Chelsea Football Club is launching a campaign to fight anti-Semitism in football, targeting fans as well as players and the club’s support staff.
The long-term initiative begins on 31 January at Chelsea’s Premier League game against Bournemouth and forms part of what the club describes as “on-going inclusion work”, through the Chelsea Foundation’s Building Bridges campaign. The initiative is supported by the club’s owner, Roman Abramovich.
The move follows anti-Semitic chants by Chelsea FC fans during their win at Leicester last September that were condemned by the club.
As Breitbart Jerusalem reported, on that occasion blues supporters repeated a song about Alvaro Morata previously used to abuse London rivals Tottenham, who have a large Jewish fanbase.
“Alvaro, Alvaro. He comes from Madrid. He hates the f****** Yids,” sang Chelsea supporters at the King Power Stadium.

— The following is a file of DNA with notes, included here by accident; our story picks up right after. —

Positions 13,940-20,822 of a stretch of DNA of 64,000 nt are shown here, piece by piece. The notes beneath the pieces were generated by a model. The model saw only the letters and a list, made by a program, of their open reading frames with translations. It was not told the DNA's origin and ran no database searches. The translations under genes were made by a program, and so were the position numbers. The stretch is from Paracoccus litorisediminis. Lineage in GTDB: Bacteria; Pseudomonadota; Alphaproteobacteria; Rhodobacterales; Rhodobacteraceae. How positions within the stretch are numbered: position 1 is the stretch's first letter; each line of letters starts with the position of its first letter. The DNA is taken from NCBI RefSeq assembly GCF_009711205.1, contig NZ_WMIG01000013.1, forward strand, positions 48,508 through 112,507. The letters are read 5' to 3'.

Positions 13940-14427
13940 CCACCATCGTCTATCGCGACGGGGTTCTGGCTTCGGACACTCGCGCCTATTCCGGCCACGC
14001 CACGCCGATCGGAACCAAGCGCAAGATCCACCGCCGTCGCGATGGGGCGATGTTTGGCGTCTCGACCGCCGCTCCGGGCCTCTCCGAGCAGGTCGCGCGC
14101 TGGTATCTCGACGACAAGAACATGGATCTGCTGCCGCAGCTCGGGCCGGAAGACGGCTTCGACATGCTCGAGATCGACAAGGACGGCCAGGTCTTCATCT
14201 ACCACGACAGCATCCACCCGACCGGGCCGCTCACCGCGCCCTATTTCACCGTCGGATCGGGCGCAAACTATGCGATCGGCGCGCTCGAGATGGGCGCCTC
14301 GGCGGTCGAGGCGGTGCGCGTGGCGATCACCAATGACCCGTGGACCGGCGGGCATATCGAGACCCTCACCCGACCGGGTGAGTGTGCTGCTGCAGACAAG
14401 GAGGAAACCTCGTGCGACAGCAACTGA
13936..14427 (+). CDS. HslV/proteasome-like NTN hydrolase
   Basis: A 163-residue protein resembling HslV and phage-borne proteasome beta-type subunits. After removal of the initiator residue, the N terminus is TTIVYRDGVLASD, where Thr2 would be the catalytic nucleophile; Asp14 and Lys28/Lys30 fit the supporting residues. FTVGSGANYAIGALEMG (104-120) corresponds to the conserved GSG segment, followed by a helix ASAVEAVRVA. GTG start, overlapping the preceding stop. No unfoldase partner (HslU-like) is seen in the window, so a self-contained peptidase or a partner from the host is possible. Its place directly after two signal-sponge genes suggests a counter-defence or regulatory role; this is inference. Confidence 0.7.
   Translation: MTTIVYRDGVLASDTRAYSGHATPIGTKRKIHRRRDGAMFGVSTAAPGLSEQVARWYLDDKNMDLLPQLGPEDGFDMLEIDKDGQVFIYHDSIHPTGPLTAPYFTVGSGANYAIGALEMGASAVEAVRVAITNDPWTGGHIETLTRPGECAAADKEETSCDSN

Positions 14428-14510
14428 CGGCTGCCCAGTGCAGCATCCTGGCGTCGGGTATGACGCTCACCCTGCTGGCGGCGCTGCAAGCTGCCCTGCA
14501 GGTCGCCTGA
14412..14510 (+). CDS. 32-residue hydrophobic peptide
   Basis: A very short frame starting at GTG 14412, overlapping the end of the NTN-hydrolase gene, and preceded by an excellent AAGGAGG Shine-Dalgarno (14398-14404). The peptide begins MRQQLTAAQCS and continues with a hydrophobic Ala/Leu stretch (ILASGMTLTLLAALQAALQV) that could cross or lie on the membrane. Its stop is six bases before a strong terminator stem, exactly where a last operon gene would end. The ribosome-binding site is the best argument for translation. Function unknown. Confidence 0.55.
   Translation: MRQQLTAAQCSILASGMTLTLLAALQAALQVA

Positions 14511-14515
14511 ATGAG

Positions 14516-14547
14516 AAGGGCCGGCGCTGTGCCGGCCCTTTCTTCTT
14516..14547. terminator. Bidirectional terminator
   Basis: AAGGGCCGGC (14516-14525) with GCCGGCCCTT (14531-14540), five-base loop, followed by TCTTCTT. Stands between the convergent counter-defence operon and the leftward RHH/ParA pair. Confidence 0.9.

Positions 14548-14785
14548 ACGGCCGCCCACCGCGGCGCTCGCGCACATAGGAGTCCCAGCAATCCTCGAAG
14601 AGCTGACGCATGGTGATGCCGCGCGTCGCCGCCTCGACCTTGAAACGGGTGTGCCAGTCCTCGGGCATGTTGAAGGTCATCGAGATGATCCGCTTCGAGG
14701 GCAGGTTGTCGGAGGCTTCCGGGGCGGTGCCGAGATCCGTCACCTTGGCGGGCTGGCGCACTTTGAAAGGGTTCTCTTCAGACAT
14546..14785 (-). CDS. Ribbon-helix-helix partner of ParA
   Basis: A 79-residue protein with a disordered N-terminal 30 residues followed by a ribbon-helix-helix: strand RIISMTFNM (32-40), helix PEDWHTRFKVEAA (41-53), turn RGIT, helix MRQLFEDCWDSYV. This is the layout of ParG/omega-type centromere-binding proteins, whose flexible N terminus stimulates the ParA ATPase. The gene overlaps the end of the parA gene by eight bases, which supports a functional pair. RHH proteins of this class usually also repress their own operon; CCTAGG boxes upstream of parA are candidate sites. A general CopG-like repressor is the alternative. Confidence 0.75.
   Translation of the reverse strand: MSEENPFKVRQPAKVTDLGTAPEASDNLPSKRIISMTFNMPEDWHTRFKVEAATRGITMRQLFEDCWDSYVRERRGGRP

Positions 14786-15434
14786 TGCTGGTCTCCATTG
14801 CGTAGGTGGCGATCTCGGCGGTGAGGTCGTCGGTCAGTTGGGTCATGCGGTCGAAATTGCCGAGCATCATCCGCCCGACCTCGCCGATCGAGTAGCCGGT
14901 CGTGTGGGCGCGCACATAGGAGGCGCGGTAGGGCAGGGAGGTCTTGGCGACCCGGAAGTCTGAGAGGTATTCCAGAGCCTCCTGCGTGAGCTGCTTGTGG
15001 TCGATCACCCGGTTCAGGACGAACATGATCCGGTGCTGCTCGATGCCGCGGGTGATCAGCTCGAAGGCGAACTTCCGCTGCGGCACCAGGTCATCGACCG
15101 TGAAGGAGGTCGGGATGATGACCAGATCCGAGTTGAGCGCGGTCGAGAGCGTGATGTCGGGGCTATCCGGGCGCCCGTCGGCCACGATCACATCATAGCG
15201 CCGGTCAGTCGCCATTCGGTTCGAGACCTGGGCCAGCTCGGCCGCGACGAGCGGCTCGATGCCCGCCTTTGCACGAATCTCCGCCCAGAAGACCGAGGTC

“The club and the players appreciate the fans’ passionate support away from home, of course,” Chelsea head of communications Steve Atkins said in that game’s aftermath. “But the language in that song is not acceptable at all.”
The club also took to Twitter to address the problem:
— Liam Twomey (@liam_twomey) September 9, 2017
The club’s new initiative came with a formal statement by the club:
Everybody at Chelsea is proud to be part of a diverse club. Our players, staff, fans and visitors to the club come from a wide range of backgrounds, including the Jewish community, and we want to ensure everyone feels safe, valued and included.
Through the campaign, we will be working with organisations and individuals at home and abroad, including the Holocaust Educational Trust, the Jewish Museum, the Community Security Trust, Kick It Out, the World Jewish Congress and the Anne Frank House.
As part of the initiative,the Chelsea Foundation’s equality and diversity workshops in primary schools will be extended to talk specifically about Jewish faith and culture.
Other additional activities include educational visits to former concentration camps for staff, fans and stewards, an exhibition at the Chelsea Museum on football and British Jews and screenings of Liga Terezin – a documentary about a football league run from a concentration camp during the Holocaust.
The club hopes to welcome Holocaust survivor, Harry Spiro, to Chelsea to share his and his family’s story.
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